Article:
Fig. 1. Simulated results for transmission using an MZI modulator specified for 10Gb/s data rates (a) Top -Effect of receiver bandwidth on an ASE-noise limited system (b) Center - Effect of filter bandwidth after photo-detection using a wide-band receiver in a power-limited system (c) Bottom - Effect of receiver bandwidth when its noise properties are adjusted to give a constant sensitivity (1E-9) at about 3000 photons per bit (see text).

Figure 1(b) shows a similar plot but with electronic noise dominating the system. In Fig. 1(b), a wide-bandwidth (40GHz) photo-detector is assumed and the bandwidth of a Bessel filter after photodetection is varied. In Fig. 1(c), we change both the bandwidth and sensitivity of the receiver together so as to factor out the sensitivity parameter, making the assumption that the number of photons required per bit remain constant (about 3000 photons/bit). For instance, we assume that a 7.5GHz bandwidth detector has a sensitivity of -24dBm at 10Gb/s and a 3.75GHz bandwidth detector has a sensitivity of -27dBm at 5Gb/s. The OPTSIM program back calculates the noise properties of the receivers from the knowledge of their sensitivities at a specified bit rate. The electrical noise is assumed to come from a white-noise current. The receivers are evaluated at 10Gb/s data rates. Figure 1(c) shows that the ideal receiver bandwidth is reduced by adding EDC. Additionally, performance at the ideal bandwidth is significantly increased. By comparing Fig. 1(b) and 1(c), we can see that this increase in performance is due to the assumed increase in sensitivity as the bandwidth is reduced (a characteristic often seen in practice). This characteristic may make low bandwidth receivers, when used with an EDC, particularly well suited for power-limited links. Without EDC, the ISI added by moving to low (<3GHz) bandwidths outweighs the improved noise performance and causes significant power penalties.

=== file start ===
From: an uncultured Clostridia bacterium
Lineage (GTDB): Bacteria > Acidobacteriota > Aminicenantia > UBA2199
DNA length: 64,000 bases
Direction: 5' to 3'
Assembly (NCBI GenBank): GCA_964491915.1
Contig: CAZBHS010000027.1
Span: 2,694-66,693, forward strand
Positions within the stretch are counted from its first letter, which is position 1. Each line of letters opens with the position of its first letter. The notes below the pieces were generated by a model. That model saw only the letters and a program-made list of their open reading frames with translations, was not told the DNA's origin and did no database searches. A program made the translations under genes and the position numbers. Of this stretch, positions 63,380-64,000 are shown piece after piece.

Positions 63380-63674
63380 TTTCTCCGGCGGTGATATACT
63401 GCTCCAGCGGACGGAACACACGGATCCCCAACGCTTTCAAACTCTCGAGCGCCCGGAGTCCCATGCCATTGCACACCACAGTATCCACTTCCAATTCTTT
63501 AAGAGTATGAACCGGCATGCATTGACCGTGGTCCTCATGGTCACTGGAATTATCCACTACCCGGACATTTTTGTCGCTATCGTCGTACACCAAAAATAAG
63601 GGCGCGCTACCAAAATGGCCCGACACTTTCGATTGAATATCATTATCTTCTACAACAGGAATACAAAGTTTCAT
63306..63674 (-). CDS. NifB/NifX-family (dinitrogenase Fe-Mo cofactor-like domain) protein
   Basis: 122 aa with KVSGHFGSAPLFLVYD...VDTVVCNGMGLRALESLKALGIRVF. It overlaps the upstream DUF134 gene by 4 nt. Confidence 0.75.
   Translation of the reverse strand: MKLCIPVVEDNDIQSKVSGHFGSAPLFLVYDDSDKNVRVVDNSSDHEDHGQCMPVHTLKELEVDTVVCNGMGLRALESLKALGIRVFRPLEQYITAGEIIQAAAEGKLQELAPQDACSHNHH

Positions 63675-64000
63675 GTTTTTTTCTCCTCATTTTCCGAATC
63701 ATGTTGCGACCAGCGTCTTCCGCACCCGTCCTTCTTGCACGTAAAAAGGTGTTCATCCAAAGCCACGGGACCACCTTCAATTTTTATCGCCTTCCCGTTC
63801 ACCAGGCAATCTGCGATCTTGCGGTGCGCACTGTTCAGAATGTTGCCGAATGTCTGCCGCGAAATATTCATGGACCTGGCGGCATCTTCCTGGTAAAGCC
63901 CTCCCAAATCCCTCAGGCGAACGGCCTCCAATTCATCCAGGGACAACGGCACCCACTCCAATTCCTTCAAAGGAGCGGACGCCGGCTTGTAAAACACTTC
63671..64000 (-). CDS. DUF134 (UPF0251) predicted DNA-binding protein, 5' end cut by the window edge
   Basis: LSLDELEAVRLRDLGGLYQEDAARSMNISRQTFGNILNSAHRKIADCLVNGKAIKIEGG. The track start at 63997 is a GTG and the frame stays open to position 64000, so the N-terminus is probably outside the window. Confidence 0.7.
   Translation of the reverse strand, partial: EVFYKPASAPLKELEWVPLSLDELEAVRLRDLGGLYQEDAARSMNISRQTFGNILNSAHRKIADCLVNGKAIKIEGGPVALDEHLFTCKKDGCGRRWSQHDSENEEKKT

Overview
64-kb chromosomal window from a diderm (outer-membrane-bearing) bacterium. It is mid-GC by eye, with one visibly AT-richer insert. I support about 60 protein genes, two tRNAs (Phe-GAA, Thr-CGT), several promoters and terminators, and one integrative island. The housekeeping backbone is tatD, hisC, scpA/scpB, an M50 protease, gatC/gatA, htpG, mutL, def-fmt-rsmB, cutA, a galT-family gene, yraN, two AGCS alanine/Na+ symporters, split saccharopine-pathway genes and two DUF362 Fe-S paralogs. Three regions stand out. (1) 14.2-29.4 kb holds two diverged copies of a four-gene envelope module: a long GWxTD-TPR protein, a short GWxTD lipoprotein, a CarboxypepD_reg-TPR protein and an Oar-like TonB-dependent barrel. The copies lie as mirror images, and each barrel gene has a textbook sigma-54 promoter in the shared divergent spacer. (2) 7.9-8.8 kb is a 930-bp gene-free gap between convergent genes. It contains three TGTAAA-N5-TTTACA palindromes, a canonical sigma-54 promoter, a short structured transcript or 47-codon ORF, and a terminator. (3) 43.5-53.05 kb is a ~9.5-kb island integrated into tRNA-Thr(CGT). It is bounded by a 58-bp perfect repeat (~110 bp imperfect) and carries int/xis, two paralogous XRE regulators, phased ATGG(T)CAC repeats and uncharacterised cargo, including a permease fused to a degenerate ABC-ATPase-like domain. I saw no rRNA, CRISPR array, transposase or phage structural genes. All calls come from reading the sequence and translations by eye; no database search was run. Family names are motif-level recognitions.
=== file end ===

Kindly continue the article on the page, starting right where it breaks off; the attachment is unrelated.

Fig.2. Schematic of the general test system. The low-pass filter (LPF) and FFE (equalizer) may or may not be inserted in the system depending on the particular test. The clock input to the BERT is selected accordingly.
Fig. 3. Five tap FFE structure used in experiments with tap spacing at the symbol rate. Equalization and de-multiplexing are simultaneously performed.

In order to support these simulations, experiments were performed using a prototype 5 tap (1 tap per symbol) FFE equalizer with self-adaptive control algorithm [10

10. J. G. Proakis and M. Salehi, Communication Systems Engineering (Prentice Hall, 1994), 570–589